vegansaurus!

05/01/2013

Cookbook Review! Plum: Gratifying Vegan Dishes from Seattle’s Plum Bistro  »

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There are a handful of vegan restaurants around the world that make such a lasting impression on their customers that word spreads like wild fire, then a cult following ensues, even among those who have never visited. L.A.’s Native Foods Cafe is like that for some, as are Chicago DinerMillenniumand Seattle’s Plum Bistro. And now you can bring Plum Bistro’s dishes to your home with a cookbook based on some of its most famous dishes as Sasquatch Books and restaurateur Makini Howell bring you Plum: Gratifying Vegan Dishes from Seattle’s Plum Bistro.

When my copy arrived, courtesy of the fine folks at Sasquatch Books, I was immediately taken with the design and feel, with its hard cover and bright yet matte colors. When I opened it and started thumbing through the recipes, I felt immediately intimidated. There is a “fundamental” section that prefaces the rest of the recipes, many of which include at least one of the “fundamentals,” like various soy creams, egg foam, pestos, relishes, etc. To someone who eats roughly 2 PB&J sandwiches a day, this seemed like a daunting task. However, I put my neuroses aside and got down to it.

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The first dish I attempted was something I had never successfully made since eliminating animal products from my life: French toast. More specifically, Plum’s “Good Old-Fashioned French Toast Stuffed with Strawberries and Sweet Soy Cream.” It was incredible. The “fundamentals” I needed to make first were super easy, much like most things in life I fret about it. The egg foam was like two steps, and the Sweet Soy Cream was me just using the blender—the complete opposite of daunting. I’d never made a cream of any sort before, and was a little apprehensive, since I’ve tasted some terrible vegan creams in my day. But the ease of this recipe made it my new jam (to borrow a phrase from our Jenny Bradley).

After pouring and mixing the soy milk, canola oil, lemon juice, vanilla extract (with no measurement suggested, I squeezed a little more than like 5 drops then panicked), and ground cinnamon (that I had to grate myself with a stick, which ruined my knuckles, but I did look classy doing it), I somehow, through science and prayer, turned it into a soy cream that I stuck in a mason jar and have used pretty much every day since. I’m literally in love. Figuratively.

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The French toast part was pretty much just like the French toast my mom used to make me. Except the mix has no unborn friends in it and, without insulting my mother, much better. The mix was vanilla soy milk (awesome), white vinegar (OK?), the vegan egg foam (weird, really really weird, but cool), vanilla extract (still scared of its potency), agave syrup (YES), more ground cinnamon (I put on medieval chainmail gloves this time), and canola oil (OIL RULES). This, also through science and vigorous whisking, turns into the French toast batter. The rest is easy, although Howell words the instructions perfectly for dumb-dumbs like me. The only other difference to my mom’s recipe was splitting each slice of bread down the middle, top-to-bottom, so they were connect by a sliver of bread much like a book is connected by the spine. This was so I could dollop some soy cream and strawberries on one half and fold over to make cute little French toast half-sammies.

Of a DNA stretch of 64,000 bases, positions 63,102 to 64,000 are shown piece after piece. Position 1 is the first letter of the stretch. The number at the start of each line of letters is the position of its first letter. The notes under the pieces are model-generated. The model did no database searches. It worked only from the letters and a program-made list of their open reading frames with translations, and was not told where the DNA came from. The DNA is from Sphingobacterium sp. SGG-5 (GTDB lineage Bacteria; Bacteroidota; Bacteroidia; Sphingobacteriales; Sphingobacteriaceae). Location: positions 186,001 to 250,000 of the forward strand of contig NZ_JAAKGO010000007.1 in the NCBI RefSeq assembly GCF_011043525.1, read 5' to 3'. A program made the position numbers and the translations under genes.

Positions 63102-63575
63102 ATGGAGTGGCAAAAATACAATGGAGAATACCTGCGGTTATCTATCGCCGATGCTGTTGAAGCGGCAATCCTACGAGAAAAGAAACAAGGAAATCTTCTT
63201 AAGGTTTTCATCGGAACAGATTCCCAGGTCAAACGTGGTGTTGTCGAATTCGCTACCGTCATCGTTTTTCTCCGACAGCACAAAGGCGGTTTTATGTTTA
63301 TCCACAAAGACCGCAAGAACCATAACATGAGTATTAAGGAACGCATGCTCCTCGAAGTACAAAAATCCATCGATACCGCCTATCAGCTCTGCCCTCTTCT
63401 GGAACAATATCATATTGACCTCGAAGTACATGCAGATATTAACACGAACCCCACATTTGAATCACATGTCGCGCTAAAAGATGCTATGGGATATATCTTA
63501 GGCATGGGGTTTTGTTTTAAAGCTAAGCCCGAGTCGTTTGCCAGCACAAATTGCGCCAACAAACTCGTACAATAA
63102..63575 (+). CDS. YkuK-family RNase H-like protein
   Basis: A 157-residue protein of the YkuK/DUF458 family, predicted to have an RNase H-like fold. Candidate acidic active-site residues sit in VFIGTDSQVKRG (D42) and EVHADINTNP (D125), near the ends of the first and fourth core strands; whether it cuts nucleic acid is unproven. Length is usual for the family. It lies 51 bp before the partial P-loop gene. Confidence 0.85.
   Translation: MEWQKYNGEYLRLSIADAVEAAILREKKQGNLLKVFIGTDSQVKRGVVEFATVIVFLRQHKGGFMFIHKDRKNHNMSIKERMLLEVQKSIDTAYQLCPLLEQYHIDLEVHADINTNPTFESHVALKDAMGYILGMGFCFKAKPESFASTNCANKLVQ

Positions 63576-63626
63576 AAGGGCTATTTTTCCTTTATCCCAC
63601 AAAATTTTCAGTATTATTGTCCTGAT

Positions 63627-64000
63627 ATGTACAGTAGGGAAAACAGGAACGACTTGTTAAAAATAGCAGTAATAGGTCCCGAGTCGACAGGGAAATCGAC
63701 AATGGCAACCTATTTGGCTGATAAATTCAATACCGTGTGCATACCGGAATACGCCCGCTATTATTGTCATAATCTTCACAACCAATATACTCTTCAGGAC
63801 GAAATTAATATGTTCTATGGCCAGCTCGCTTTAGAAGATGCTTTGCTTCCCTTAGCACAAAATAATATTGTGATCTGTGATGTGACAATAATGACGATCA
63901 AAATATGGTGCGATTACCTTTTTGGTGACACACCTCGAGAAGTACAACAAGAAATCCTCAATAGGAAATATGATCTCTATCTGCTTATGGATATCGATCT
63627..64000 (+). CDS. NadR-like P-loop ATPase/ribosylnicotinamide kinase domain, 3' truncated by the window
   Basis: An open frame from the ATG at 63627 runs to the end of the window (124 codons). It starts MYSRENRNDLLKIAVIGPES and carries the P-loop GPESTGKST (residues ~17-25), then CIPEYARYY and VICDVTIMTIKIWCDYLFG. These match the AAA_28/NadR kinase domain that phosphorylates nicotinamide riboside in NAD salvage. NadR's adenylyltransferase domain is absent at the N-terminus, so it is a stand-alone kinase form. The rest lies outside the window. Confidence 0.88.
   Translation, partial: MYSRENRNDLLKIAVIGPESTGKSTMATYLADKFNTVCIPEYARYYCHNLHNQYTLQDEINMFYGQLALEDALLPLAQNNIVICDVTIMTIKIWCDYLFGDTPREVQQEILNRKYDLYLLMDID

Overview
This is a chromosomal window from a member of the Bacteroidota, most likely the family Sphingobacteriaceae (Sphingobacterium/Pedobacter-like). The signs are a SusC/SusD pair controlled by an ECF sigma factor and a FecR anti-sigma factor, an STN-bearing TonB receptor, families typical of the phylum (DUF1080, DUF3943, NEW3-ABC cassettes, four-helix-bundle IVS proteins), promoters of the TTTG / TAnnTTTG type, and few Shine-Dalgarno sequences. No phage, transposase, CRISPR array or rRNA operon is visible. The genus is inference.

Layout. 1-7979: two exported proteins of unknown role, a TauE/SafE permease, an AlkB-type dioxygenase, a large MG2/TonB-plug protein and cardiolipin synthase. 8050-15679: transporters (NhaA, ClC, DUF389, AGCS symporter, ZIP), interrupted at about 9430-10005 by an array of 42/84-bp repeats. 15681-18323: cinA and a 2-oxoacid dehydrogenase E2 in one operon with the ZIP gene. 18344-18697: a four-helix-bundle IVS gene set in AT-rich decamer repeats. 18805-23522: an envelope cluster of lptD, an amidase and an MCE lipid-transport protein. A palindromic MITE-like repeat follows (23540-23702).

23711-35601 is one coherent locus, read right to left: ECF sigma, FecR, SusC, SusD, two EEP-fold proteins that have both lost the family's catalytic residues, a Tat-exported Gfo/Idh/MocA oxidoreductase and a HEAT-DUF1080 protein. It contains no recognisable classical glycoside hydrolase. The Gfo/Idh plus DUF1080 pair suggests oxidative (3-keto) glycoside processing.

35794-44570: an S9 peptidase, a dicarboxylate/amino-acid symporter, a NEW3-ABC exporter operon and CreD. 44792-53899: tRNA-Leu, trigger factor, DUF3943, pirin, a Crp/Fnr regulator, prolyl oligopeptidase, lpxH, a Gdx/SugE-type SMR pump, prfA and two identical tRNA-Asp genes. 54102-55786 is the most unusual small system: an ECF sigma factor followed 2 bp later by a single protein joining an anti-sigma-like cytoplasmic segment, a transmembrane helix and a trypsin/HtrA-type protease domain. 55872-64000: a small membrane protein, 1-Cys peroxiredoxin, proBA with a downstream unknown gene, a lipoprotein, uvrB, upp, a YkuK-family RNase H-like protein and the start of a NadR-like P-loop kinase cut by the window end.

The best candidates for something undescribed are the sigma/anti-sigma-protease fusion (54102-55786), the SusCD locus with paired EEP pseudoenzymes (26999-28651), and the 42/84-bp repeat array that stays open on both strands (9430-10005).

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Cookbook companies and authors use really good lighting and photographers, so the food we make almost never looks the same as their fancy pants pictures. Not this time. My dish came out almost exactly like the fancy photo, and my photo of it garnered many likes on my Instagram account. MANY.

The rest of the recipes range from just as easy as the French toast to extremely complicated and requiring devices like a Dutch oven. After laughing at the name “Dutch oven” I realized that I had to find something that was at or near my level of expertise, which can be described as infantile. But what a great idea: recipes all over the map so everyone feels both challenged and content at the tasks at hand. I approve. And to pay homage to the late film critic we just recently lost, I give it two green thumbs up.

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You can find Plum: Gratifying Vegan Dishes from Seattle’s Plum Bistro at your least favorite online book distributor. You can also visit Plum Bistro in Seattle and tell Ms. Howell she creates amazing dishes and you were sent there by a handsome man on the internet. 

Andrew E. Irons is a blogger from Long Beach, California.  He co-created and contributes to a Rhode Island based Hip-Hop website, The Echo Chamber Blog, under the pseudonym Verbal Spacey. You can track his daily diatribes by following him on Twitter.

01/13/2012

Guest Cookbook Review: The Spirulina Recipes Ebook!  »

Courtney Pool, raw vegan blogger and certified juice feasting coach [and Sarah E. Brown’s partner! Ooh la la!], has long been famous in vegan health circles for her amazing spirulina salad recipe: 

Over the years, Courtney recognized that Spirulina, a protein-rich, nutrient-dense blue-green algae grown available at health food stores and online, is as delicious as it is nutritious. A self-described “spirulina junkie,” Courtney is on a mission to prove that green lips are hip. 

Courtney’s brand-new e-book, The Spirulina Recipes Ebook, features all-vegan spirulina recipes by top health chefs including salads, smoothies, desserts, soups, and many other dishes. I have tried the spirulina salad and the spirulina chocolate made by professional raw food chef Michelle Master. It’s all so amazing, and I can’t wait to make all of the recipes! Check it out here!

This is the latest in Sarah E. Brown’s raw vegan series for Vegansaurus. Thanks, Sarah!

12/13/2011

Cookbook Review: The Tipsy Vegan!  »